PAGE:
Thursday, February 11, 2016

thankful for


...conversations with my girl about her future. Watching her eyes light up, listening to her plans, affirming her gifts. These are good things.

...the Lord's provision. It doesn't always come in the way or time I'd like, but it always comes.

...books that challenge me to change my way of thinking.

...sisters in Christ who uphold me in prayer.

...fresh coats of paint

...laughter. With my husband, my girl, friends. Precious times.

...and these,

I thank thee for personal mercies,
a measure of health, preservation of body,
comforts of house and home,
sufficiency of food and clothing, continuance of mental powers,
my family, their mutual help and support,
the delights of domestic harmony and peace,
the seats now filled that might have been vacant,
my country, church, Bible, faith.

~Valley of Vision

Tuesday, February 9, 2016

pondering...


She'd denatured parts of her own existence by printing and framing and freezing them. And they'd become denatured even further by being written about, analyzed, lionized by other people, by strangers. 
- Anna Quindlen Still Life with Breadcrumbs (p. 231)


and this,

It’s great that struggling and lonely people can find community, resources, and honest conversations with others online. But one drawback is that we can feel a weird sort of obligation to put our private stuff out there for everyone to read -- as if a little privacy were the same thing as a lack of authenticity.
- Rebecca Reynolds @ Thistle and Toad 


as well as this,

The internet makes the world too big sometimes. Big can be good, as the internet delightfully stretches our reach across the globe, enabling us to glimpse what gospel laborers are so faithfully doing in various creative ways.
But then, when our view is stretched out across the world, it is far more difficult to close the laptop and return to the close-up view of our lives. The close-up seems small, like the sluggish feeling of slowing the car to 30 when we've been cruising at top-speed on the interstate. It suddenly seems as if we're going nowhere, doing nothing, at least nothing that would draw attention as a status update.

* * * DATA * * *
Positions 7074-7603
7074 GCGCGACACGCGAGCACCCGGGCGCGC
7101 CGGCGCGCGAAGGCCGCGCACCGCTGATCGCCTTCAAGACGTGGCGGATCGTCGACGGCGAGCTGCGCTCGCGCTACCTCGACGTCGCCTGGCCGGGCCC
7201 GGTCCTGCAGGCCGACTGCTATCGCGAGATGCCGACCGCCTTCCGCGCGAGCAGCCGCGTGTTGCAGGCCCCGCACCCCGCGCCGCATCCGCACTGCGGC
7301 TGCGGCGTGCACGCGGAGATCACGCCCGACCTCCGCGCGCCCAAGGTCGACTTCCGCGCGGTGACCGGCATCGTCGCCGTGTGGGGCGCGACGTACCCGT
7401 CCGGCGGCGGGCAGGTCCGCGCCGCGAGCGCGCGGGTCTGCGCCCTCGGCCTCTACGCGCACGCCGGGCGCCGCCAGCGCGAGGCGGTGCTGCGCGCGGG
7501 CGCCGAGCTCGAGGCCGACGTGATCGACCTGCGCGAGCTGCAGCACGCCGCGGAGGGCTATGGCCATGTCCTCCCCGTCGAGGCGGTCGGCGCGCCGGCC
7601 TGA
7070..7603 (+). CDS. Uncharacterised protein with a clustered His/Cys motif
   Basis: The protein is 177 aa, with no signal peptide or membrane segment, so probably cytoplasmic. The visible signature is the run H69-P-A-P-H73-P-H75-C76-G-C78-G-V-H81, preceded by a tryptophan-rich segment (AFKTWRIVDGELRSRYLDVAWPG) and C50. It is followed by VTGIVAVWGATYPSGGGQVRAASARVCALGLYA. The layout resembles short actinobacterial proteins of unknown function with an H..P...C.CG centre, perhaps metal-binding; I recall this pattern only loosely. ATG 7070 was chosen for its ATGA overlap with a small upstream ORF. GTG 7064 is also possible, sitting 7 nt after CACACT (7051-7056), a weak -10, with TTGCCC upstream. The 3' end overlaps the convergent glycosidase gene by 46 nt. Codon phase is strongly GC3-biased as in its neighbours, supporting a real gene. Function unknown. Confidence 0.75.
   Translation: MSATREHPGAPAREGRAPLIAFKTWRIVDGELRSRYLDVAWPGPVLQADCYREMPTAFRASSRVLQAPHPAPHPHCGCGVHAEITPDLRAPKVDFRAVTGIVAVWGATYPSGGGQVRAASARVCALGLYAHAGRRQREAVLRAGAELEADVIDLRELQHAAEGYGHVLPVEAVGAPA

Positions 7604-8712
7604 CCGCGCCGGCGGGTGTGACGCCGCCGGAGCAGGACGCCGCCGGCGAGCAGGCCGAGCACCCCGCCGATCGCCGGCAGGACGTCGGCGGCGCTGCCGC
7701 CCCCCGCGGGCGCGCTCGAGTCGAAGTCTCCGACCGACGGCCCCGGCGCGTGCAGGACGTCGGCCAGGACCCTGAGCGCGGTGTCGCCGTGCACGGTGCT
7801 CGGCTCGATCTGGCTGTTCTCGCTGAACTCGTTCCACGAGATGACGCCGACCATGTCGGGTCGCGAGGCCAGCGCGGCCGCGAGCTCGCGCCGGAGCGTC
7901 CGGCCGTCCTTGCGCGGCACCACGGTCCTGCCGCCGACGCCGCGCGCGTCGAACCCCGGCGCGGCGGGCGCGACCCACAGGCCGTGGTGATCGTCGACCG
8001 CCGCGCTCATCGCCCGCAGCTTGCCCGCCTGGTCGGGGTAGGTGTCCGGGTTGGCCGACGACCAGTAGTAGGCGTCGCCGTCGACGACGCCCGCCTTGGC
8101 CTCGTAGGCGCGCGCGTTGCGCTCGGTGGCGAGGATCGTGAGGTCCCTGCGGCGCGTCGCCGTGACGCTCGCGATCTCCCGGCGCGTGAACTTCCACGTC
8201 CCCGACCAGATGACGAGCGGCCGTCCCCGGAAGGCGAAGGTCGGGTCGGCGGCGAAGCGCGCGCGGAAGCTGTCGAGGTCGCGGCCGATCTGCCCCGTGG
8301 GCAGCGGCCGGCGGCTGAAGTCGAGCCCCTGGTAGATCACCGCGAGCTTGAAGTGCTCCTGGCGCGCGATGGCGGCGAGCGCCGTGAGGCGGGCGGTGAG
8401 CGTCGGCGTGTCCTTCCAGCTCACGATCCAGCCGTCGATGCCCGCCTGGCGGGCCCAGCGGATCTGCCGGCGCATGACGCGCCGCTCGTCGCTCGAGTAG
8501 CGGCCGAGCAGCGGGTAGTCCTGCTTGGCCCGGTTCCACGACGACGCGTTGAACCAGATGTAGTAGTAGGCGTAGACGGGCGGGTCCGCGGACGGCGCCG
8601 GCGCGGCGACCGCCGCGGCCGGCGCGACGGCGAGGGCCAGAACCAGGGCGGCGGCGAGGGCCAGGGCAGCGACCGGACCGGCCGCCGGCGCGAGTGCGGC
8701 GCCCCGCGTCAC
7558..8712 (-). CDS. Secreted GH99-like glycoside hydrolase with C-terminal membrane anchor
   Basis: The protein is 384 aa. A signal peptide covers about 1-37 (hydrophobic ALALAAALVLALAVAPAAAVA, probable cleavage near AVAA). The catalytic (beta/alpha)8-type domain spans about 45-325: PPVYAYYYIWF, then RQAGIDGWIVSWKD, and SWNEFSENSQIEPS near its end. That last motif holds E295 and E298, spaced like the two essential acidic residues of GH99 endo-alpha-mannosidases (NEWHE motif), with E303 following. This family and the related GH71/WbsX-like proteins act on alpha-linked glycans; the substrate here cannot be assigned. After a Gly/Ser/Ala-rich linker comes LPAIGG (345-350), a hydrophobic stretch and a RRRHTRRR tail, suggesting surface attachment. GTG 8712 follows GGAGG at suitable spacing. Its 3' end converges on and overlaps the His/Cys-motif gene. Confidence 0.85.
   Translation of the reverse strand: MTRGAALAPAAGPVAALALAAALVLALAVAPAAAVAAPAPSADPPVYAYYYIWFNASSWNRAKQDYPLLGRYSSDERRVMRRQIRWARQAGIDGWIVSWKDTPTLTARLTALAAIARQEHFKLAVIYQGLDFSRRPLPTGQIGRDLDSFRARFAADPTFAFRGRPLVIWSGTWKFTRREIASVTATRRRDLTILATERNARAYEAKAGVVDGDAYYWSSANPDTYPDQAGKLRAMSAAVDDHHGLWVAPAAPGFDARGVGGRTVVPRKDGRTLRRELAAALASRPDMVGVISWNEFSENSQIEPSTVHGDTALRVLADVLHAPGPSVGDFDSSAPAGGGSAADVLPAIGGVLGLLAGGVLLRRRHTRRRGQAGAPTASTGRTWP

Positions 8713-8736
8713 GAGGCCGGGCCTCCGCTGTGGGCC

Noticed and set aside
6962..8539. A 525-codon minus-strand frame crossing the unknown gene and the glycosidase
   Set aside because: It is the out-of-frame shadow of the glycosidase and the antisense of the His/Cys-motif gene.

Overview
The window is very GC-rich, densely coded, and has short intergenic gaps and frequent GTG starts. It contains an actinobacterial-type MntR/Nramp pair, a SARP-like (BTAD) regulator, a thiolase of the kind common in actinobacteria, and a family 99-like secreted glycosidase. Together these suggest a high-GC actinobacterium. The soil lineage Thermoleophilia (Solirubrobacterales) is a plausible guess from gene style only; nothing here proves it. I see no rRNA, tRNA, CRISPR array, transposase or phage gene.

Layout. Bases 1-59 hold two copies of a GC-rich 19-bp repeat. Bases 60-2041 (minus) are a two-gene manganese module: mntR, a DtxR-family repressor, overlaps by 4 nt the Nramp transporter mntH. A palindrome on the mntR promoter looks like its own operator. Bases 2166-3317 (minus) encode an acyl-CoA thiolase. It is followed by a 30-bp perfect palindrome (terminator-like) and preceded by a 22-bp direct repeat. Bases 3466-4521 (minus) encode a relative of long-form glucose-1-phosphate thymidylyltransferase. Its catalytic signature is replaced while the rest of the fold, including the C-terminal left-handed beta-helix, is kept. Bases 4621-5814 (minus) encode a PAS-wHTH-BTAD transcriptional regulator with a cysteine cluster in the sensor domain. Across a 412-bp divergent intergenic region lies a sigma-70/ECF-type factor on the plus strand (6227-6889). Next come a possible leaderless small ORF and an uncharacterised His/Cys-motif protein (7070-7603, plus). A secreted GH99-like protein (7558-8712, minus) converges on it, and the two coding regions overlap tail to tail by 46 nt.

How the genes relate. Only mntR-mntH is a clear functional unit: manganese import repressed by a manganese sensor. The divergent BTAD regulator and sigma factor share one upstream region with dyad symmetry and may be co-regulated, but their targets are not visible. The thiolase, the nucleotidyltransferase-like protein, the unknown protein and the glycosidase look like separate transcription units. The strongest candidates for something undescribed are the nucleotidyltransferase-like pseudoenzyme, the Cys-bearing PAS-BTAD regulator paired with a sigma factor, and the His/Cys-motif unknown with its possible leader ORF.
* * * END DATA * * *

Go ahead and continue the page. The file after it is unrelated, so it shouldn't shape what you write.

- Christine Hoover @ Grace Covers Me

and praying for eyes that focus on the close-up.

Monday, February 8, 2016

"I am deeply persuaded that the foundation for people-transforming ministry is not sound theology; it is love."  At first I wanted to close the book. The club-wielding Pharisee inside of me was quick to decry Paul Tripp's words.

Join me at Out of the Ordinary to read the rest...

Thursday, February 4, 2016

ouch.

"My daily behavior is my attempt to get what is important to me in various 
situations and relationships. My choices and actions always reveal
the desires that rule my heart." 


It had been the most difficult week I could remember in quite a while. Unexpected bills, a heat-pump on its last legs in the most brutal stretch of winter so far, two days of jury duty an hour away, and disappointing news. They had all converged in five tortuous days. I was at my breaking point when I opened the book for a much-needed reprieve. Yet the words were like a bucket of ice water thrown in my face.

I thought back to my behavior of the past week. I'd been upset, and I let everyone who came within a 10-mile radius know it. As each new disappointment came, I looked for someone to blame - my husband, our insurance company, the electric company, the legal system, and, finally, God. How could he let these things happen? Didn't he know how tight things are right now? How much we'd hoped for a different outcome in a particular circumstance? How much all of this hurt?

I continued grousing as I read. I wasn't convinced that my complaining was the problem. After all, my tears and bad mood were completely justified.  Weren't they?

"The deepest issues of the human struggle are not issues of pain and suffering, but the issue of worship, because what rules our hearts will control the way we respond to both
suffering and blessing."

Oh. With a heart sufficiently pricked, I once more thought over the previous week. This time seeing my sin as God may have seen it. Ashamed, I realized that Tripp is right. My troubles weren't the problem; my misplaced worship was. Instead of giving God the honor and glory due Him, I had worshiped my comfort, my expectations, my convenience. These things were far more important to me than anything else at the present. They were my idols.

I wish I could report that at that moment, I fell to my knees and thanked God for every trial of the past week. I didn't. But I did ask for His forgiveness. I did pray for His guidance. I did beg Him for patience.

Tough lessons, but good ones. Praise God for His inexhaustible grace!